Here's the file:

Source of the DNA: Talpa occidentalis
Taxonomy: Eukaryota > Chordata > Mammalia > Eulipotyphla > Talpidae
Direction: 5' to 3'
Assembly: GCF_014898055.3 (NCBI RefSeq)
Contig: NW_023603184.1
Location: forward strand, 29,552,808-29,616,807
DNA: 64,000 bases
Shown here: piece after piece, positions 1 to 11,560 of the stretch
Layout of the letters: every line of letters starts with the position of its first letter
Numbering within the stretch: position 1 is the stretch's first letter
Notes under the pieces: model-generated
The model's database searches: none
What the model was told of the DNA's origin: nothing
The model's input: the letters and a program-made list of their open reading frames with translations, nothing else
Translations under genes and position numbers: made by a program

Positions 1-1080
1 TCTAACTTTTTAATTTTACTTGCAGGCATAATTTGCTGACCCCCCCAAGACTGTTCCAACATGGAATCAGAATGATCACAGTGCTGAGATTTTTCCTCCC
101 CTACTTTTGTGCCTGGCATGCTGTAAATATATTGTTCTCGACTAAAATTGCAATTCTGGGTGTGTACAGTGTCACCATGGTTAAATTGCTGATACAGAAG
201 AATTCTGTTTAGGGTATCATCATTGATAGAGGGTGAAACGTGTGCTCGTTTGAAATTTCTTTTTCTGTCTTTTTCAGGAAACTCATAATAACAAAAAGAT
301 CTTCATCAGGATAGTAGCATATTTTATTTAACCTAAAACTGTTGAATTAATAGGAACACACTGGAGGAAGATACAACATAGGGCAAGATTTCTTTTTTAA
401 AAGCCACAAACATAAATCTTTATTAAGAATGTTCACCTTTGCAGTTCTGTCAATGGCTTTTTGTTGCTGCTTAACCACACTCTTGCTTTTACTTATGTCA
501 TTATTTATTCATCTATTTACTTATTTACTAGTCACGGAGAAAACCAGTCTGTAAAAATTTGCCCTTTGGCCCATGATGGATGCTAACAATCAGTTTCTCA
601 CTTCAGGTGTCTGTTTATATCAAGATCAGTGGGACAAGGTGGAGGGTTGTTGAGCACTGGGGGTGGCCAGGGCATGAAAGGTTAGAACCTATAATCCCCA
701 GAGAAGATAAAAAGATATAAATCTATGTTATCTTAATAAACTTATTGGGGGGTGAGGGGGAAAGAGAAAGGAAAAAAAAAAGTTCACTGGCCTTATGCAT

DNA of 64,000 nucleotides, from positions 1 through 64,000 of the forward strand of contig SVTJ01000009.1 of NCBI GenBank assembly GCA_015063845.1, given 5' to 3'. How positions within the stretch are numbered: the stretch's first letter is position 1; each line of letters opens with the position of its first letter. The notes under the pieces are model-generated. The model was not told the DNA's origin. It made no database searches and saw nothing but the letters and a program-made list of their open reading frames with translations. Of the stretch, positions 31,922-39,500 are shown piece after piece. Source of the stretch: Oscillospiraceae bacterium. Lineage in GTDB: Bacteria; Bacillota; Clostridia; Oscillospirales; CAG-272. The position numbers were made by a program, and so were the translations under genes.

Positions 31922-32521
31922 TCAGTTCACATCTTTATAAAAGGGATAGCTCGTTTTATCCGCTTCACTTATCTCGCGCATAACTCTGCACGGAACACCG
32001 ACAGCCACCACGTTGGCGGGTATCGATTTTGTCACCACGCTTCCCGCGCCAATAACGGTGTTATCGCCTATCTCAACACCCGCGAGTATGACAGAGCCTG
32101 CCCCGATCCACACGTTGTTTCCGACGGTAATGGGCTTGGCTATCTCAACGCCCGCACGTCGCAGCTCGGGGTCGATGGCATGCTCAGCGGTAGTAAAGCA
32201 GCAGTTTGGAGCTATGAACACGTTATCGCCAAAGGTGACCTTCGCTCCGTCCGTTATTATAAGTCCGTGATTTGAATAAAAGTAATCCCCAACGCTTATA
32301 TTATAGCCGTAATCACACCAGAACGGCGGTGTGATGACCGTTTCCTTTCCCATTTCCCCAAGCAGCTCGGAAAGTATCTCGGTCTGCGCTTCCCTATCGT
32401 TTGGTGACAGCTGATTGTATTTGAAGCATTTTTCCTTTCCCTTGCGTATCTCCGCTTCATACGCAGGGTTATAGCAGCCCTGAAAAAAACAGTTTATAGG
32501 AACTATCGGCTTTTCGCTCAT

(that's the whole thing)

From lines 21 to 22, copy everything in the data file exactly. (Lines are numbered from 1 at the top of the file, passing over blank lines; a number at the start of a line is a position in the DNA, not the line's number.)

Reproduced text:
401 AAGCCACAAACATAAATCTTTATTAAGAATGTTCACCTTTGCAGTTCTGTCAATGGCTTTTTGTTGCTGCTTAACCACACTCTTGCTTTTACTTATGTCA
501 TTATTTATTCATCTATTTACTTATTTACTAGTCACGGAGAAAACCAGTCTGTAAAAATTTGCCCTTTGGCCCATGATGGATGCTAACAATCAGTTTCTCA